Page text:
Tailoring the defects of sub-100 nm multipodal titanium nitride/oxynitride nanotubes for efficient water splitting performance
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Deciphering the photocatalytic-defect relationship of photoanodes can pave the way towards the rational design for high-performance solar energy conversion. Herein, we rationally designed uniform and aligned ultrathin sub-100 nm multipodal titanium nitride/oxynitride nanotubes (TiONxNTs) (x = 2, 4, and 6 h) via the anodic oxidation of Ti-foil in a formamide-based electrolyte followed by annealing under ammonia gas for different durations. XPS, XPS imaging, Auger electron spectra, and positron annihilation spectroscopy disclosed that the high nitridation rate induced the generation of a mixture of Ti-nitride and oxynitride with various vacancy-type defects, including monovacancies, vacancy clusters, and a few voids inside TiOxNTs. These defects decreased the bandgap energy to 2.4 eV, increased visible-light response, and enhanced the incident photon-to-current collection efficiency (IPCE) and the photocurrent density of TiONxNTs by nearly 8 times compared with TiO2NTs, besides a quick carrier diffusion at the nanotube/electrolyte interface. The water-splitting performance of sub-100 nm TiON6NT multipodal nanotubes was superior to the long compacted TiONxNTs with different lengths and TiO2 nanoparticles. Thus, the optimization of the nitridation rate tailors the defect concentration, thereby achieving the highest solar conversion efficiency.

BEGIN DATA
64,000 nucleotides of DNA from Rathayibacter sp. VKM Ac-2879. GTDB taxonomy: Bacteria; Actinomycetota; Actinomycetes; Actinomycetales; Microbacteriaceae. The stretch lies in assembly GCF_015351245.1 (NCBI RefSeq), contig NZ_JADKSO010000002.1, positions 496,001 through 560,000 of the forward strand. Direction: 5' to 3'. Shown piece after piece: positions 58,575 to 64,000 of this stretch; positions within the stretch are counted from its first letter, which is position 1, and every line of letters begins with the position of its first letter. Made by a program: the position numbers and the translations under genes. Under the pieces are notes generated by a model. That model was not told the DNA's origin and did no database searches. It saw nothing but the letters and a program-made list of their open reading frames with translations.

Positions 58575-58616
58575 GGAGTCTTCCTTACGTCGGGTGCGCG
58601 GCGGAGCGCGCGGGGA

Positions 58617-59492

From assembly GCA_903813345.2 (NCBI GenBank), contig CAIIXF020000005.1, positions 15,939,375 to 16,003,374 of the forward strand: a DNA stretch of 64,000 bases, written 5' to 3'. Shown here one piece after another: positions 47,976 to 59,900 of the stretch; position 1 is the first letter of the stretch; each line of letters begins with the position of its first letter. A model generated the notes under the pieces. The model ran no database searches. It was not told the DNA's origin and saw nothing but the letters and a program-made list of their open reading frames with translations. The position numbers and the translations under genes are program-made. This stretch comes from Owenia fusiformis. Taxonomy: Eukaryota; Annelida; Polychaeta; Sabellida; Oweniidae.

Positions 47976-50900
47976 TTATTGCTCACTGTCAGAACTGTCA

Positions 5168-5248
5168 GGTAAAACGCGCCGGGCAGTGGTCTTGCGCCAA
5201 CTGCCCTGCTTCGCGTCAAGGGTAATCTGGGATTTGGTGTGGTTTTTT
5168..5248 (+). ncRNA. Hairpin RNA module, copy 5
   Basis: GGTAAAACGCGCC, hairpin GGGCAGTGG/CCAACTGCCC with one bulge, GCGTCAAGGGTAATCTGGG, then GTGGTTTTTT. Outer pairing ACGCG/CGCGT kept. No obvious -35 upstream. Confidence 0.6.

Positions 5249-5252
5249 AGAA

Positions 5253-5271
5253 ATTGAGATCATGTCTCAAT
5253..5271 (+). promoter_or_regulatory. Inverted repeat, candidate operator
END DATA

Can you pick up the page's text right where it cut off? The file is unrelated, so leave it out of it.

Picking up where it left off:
- GPC Research [432 items ]